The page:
Project Risk Management: Fallback vs Workaround for PMP Exam

Project Risk Management: Fallback vs Workaround for PMP Exam

In project management, once the original plan does not proceed as expected or there are any changes in the external environments, the Project Management will need to investigate whether changes to the original plan is needed. This is where Fallback and Workaround would need to be implemented. However, Aspirants should need to note that Fallback and Workaround are quite different and they are to be implemented in different situations.

Fallback and Workaround

  • Fallback: a fallback plan is a plan developed to deal with risks that have been identified during project planning
    • for identified risks
    • known unknowns
  • Workaround: a workaround is the unplanned response the Project Manager need to take to deal with emerging risks and risks that are passively accepted as the risk response during project execution (i.e. there are no pre-determined risk response plan in place)
    • for unidentified risks or risks that are passively accepted (note: risks that are accepted actively will be dealt with a Fallback)
    • unknown unknowns

Note: Risks can be either accepted actively or passively:

  • active acceptance means the identified risk is accepted without any response to reduce or eliminate the chance of occurrence but measures are planned (i.e. fallback) to deal with it once it occurs
  • passive acceptance means the identified risk is accepted without any response altogether (maybe the chance of occurrence is too low or the effect too minimal), just wait and see if workaround is needed once it occurs.

Illustrated Example

Let’s take the project of exam study and preparation as an example to illustrate the concept of Fallback and Workaround.

Timothy, another promising project manager, has determined to get certified in two months’ time. Tim has formulated a study plan for his exam:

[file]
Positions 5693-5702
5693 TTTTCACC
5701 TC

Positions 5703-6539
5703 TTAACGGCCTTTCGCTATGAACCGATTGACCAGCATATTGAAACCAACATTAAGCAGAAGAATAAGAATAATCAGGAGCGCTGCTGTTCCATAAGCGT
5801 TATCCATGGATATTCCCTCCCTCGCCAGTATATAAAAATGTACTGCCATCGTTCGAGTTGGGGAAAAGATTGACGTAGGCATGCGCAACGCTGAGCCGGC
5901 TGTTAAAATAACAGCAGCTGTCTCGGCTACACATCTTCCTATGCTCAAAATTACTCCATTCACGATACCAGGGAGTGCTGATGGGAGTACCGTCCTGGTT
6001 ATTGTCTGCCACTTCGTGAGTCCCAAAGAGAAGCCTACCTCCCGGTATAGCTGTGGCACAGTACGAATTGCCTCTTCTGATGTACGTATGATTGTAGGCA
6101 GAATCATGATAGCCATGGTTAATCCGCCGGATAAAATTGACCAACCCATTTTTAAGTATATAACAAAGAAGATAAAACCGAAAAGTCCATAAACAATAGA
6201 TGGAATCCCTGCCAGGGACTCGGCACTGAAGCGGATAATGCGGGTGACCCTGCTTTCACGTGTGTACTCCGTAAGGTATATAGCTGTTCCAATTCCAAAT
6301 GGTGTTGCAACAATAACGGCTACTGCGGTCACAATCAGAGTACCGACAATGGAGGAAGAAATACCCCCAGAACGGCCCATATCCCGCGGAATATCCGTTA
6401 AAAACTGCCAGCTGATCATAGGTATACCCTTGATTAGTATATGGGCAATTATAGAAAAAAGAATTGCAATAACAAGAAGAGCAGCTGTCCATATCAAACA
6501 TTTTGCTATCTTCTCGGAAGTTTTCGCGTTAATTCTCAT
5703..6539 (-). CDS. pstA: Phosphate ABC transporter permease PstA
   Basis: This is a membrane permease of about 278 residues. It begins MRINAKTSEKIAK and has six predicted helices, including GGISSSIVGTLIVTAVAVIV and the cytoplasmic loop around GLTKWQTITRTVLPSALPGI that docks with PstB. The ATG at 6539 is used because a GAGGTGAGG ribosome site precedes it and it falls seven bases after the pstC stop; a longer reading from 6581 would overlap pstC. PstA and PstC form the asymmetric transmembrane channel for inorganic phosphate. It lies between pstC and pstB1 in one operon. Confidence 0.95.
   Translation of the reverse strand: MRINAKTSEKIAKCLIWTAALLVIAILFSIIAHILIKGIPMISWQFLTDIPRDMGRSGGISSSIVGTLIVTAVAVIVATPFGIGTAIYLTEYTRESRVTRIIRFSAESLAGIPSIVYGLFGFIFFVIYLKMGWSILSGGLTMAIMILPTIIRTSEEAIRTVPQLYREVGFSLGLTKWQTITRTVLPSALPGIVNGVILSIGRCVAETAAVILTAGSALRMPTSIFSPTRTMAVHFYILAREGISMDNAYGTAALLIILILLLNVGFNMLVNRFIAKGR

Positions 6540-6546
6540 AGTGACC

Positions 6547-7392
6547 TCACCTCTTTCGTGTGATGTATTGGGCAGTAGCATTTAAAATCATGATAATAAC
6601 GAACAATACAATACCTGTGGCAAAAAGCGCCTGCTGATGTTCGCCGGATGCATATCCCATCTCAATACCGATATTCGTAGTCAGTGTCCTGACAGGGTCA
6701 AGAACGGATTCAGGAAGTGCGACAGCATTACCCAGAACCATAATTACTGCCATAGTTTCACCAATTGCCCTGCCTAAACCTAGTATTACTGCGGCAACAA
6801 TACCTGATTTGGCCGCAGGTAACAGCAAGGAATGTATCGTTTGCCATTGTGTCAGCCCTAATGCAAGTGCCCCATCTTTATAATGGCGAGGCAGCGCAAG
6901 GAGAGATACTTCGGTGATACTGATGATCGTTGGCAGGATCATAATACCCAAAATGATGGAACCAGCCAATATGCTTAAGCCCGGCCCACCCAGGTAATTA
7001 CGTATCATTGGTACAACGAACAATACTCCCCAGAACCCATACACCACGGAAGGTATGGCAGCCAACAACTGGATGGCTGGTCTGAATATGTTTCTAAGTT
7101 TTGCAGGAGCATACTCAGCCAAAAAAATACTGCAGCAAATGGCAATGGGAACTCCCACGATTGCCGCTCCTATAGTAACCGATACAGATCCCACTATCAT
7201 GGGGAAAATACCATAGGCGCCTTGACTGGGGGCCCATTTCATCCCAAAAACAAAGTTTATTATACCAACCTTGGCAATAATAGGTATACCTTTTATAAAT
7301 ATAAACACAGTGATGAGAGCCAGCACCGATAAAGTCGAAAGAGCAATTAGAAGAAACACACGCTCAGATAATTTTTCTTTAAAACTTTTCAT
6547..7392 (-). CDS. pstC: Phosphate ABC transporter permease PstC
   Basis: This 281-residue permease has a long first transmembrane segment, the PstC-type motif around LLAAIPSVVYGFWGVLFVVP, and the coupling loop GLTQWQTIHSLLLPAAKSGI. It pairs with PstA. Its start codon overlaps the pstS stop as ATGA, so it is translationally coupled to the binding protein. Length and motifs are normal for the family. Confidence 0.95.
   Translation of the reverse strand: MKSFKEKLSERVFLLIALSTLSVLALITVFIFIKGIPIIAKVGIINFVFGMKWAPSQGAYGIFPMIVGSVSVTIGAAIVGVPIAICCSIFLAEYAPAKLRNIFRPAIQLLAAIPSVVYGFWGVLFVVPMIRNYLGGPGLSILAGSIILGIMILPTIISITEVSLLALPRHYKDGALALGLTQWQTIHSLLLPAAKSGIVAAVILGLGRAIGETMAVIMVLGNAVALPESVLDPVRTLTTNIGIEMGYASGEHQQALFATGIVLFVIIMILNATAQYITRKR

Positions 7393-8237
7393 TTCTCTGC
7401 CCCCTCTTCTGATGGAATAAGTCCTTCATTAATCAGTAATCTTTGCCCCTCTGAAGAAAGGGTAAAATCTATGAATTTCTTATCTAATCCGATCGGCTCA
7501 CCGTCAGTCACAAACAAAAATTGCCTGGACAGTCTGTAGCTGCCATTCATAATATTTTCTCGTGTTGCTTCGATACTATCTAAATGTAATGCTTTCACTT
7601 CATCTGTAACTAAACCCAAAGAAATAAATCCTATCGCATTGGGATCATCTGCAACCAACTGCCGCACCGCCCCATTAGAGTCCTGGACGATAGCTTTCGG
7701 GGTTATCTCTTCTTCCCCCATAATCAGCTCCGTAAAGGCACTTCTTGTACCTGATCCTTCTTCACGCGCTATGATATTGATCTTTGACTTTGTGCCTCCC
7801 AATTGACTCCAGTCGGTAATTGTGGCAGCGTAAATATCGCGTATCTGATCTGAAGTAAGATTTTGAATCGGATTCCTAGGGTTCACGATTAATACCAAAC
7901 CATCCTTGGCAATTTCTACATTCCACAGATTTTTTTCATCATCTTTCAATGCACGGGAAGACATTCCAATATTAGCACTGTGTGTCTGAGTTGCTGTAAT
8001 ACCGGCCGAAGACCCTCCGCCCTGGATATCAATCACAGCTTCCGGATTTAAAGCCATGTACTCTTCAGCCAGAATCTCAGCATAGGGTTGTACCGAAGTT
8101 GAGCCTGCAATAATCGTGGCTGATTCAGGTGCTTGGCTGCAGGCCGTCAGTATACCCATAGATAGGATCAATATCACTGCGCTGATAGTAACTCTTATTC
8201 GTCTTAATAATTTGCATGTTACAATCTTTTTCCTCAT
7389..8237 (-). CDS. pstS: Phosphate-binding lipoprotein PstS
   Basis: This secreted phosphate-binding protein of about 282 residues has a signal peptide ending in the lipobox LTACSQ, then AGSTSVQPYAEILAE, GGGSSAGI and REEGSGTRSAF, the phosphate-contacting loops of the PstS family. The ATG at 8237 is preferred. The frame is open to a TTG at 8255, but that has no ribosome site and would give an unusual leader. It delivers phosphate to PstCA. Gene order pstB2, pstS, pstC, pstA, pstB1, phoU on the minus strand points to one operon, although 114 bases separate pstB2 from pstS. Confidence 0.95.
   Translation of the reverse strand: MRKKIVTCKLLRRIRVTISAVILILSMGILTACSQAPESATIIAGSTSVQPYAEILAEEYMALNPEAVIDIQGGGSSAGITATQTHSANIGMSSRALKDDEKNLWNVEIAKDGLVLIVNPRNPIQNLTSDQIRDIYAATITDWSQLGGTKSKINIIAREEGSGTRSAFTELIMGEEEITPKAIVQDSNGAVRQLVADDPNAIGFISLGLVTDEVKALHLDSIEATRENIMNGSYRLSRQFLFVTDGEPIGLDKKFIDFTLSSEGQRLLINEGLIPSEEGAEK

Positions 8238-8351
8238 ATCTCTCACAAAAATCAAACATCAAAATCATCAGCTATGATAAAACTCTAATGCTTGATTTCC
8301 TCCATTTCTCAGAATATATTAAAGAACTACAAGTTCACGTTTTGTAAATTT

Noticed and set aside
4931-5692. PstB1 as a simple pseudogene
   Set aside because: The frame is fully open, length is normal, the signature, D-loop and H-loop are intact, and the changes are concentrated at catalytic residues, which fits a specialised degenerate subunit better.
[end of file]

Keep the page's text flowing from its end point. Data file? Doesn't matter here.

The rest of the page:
• Week 1-4: finish the online course by watching the course videos on the computer at home and get the 35 Contact Hours for the exam
  • Week 5-6: complete the exam application and take free mock exams to bridge any knowledge gap
  • Week 7: take a week off for relaxation
  • Week 8: last minute revisions and take the exam at the end of Week 8

Tim has also identified two most common risks and their fallback plans:

  • not able to finish online course on time: download the PMP® courses onto his mobile phone and watch the exam prep courses during transit and running
  • not able to get the recommended results (70%-80%) for the free mock exams: purchase a paid exam simulator for more practices (at extra costs)

Now when it is at the end of Week 5, Tim is caught in an accident that keeps him hospitalized for 1 week. Tim has to immediately develop a workaround plan this time by moving the relaxation week (Week 7) up to Week 5 and work on the mock exams in Week 6 – 7 to make up the loss time.


Though both Fallback and Workaround are used to deal with risks when they occur, Aspirants would need to remember that:

  • Fallback is pre-developed risk response strategies for identified risks in order to protect the original project plan (the costs deal with identified risks are included in the contingency reserve)
  • Workaround is immediate risk response strategies for unidentified risks (or identified risks that have been accepted passively) in order to contain the damages to the project plan (the costs deal with unidentified risks can be obtained from the management reserve upon management approval)